Just hours prior to the terrorist bombings in Paris (Friday, Nov. 13, 2015), Tash Reith-Banks published a Nov. 13, 2015 essay (one of a series) in the Guardian about science, technology, engineering, and mathematics (STEM) as those specialties apply to humanitarian aid with a special emphasis on Syrian refugee crisis.
This first essay focuses on how engineering and mathematics are essential when dealing with crises (from Reith-Banks’s Nov. 13, 2015 essay), Note: Links have been removed,
Engineering is a clear starting point: sanitation, shelter and supply lines are all essential in any crisis. As Martin McCann, CEO at RedR, which trains humanitarian NGO workers says: “There is the obvious work in providing water and sanitation and shelter. By shelter, we mean not only shelter or housing for disaster-affected people or refugees, but also structures to store both food and non-food items. Access is always critical, so once again engineers are needed to build roads or in some cases temporary landing strips.”
Emergency structures need to be light and fast to transport and erect, but tend not to be durable. One recent development comes from engineers Peter Brewin and Will Crawford of Concrete Canvas., The pair have developed a rapid-setting concrete-impregnated fabric that requires only air and water to harden into a water-proof, fire-resistant construction. This has been used to create rapidly deployable concrete shelters that can be carried in a bag and set up in an hour.
Here’s what one of the concrete shelters looks like,
There are many kinds of crises which can lead to a loss of shelter, access to water and food, and diminished safety and health as Reith-Banks also notes in a passage featuring mathematics (Note: A link has been removed),
Maths might seem a far cry from the sort of practical innovation described above, but of course it’s the root of great logistics. Alistair Clark from the University of the West of England is using advanced mathematical modelling to improve humanitarian supply chains to ensure aid is sent exactly where it is needed. Part of the Newton Mobility scheme, Clark’s project will partner with Brazilian disaster relief agencies and develop ways of modelling everything from landslides to torrential downpours in order to create sophisticated humanitarian supply chains that can rapidly adapt to a range of possible disaster scenarios and changing circumstances.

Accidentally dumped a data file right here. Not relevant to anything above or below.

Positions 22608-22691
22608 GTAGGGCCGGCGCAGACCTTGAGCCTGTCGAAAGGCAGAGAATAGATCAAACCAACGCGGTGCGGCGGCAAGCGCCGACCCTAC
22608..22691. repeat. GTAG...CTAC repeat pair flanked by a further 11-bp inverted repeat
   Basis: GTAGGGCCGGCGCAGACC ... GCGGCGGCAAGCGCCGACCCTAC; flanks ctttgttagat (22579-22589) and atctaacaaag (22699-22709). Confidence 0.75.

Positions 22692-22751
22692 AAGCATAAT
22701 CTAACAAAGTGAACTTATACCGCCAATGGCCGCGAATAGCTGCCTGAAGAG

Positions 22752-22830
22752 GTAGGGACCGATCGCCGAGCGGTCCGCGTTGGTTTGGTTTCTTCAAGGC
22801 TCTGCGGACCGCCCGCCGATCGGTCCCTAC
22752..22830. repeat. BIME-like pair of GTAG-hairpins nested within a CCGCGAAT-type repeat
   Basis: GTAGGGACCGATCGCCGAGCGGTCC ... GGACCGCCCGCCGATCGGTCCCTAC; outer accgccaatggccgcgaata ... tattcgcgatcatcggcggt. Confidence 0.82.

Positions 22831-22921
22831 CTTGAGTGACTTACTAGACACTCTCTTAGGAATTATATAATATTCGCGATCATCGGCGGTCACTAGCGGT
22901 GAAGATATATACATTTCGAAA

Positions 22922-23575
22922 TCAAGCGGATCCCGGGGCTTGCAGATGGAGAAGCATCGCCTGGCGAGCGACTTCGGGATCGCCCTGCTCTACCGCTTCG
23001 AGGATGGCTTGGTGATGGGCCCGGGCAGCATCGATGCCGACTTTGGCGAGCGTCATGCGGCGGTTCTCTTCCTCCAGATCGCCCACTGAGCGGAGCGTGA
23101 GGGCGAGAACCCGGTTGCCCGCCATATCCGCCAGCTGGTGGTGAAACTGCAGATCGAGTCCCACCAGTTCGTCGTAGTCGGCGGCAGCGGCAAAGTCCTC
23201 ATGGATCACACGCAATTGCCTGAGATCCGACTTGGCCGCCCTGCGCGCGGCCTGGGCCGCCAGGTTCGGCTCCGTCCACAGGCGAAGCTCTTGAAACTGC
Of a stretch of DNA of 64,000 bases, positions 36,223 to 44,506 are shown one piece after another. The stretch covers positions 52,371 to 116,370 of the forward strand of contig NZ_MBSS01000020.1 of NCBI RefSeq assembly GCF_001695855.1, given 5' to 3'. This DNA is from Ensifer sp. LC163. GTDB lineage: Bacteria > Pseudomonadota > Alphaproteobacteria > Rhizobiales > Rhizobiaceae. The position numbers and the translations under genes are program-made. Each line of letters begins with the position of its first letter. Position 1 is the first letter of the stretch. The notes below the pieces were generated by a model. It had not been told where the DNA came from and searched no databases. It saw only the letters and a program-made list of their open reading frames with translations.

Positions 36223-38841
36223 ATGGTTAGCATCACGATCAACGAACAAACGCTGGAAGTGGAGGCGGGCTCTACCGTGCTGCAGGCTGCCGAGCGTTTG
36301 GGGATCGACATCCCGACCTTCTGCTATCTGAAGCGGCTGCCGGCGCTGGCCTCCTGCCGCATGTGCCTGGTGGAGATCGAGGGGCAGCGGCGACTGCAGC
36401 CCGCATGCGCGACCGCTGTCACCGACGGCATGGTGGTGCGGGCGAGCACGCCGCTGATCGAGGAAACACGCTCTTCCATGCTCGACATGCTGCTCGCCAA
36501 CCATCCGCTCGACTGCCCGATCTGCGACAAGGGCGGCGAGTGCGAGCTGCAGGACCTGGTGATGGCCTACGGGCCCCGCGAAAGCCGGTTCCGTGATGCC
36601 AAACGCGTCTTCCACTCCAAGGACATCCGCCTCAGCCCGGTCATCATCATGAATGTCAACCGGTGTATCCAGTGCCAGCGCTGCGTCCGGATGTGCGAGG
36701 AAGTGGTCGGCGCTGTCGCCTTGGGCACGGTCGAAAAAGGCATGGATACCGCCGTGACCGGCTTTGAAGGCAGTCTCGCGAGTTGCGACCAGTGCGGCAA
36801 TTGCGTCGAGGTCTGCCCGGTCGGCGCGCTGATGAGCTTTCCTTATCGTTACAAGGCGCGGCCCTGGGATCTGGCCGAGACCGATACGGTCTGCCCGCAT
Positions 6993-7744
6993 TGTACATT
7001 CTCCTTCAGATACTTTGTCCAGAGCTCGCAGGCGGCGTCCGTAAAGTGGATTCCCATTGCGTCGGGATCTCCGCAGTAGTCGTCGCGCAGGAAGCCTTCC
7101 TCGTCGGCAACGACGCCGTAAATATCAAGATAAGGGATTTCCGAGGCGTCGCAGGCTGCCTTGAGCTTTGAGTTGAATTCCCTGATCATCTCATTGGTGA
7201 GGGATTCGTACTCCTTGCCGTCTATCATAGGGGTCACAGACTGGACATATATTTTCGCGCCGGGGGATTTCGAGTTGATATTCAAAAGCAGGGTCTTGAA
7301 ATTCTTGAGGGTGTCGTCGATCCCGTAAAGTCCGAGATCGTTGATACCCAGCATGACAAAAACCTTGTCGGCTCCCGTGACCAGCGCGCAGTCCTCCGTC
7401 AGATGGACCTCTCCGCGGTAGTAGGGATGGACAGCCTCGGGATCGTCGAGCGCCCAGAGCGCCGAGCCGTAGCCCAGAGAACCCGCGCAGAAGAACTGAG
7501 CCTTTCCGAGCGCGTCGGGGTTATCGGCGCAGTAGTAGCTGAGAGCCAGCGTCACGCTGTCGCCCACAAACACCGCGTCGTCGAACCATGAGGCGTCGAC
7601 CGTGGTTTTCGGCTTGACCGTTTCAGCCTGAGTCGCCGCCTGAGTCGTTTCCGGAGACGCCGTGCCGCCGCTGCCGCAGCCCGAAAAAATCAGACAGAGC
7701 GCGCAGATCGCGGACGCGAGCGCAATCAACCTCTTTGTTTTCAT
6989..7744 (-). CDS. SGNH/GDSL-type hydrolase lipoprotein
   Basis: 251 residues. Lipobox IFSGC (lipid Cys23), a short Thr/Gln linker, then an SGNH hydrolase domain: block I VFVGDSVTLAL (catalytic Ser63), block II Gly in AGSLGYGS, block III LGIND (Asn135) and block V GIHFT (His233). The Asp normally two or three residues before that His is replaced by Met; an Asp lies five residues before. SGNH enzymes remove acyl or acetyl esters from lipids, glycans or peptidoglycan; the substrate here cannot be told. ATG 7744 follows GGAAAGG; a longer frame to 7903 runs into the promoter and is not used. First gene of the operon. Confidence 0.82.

In a similar vein, Professor Amr Elnashai, founder and co-editor of the Journal of Earthquake Engineering, works in earthquake-hit areas to plan humanitarian relief for future earthquakes. He recently headed a large research and development effort funded by the Federal Emergency Management Agency in the USA (FEMA), to develop a computer model of the impact of earthquakes on the central eight states in the USA. This included social impact, temporary housing allocation, disaster relief, medical and educational care, as well as engineering damage and its economic impact.
Reith-Banks also references nanotechnology (Note: A link has been removed),
… Up to 115 people die every hour in Africa from diseases linked to contaminated drinking water and poor sanitation, particularly in the wake of conflicts and environmental disasters. Dr Askwar Hilonga recently won the Royal Academy of Engineering Africa Prize, which is dedicated to African inventions with the potential to bring major social and economic benefits to the continent. Hilonga has invented a low cost, sand-based water filter. The filter combines nanotechnology with traditional sand-filtering methods to provide safe drinking water without expensive treatment facilities. …
Dr. Hilonga who is based in Tanzania was featured here in a June 16, 2015 posting about the Royal Academy of Engineering Prize, his research, and his entrepreneurial efforts.
Reith-Banks’s* essay provides a valuable and unexpected perspective on the humanitarian crises which afflict this planet *and I’m looking forward to the rest of the series*.
*’Reith-Banks’s’ replaced ‘This’ and ‘and I’m looking forward to the rest of the series’ was added Nov. 17, 2015 at 1620 hours PST.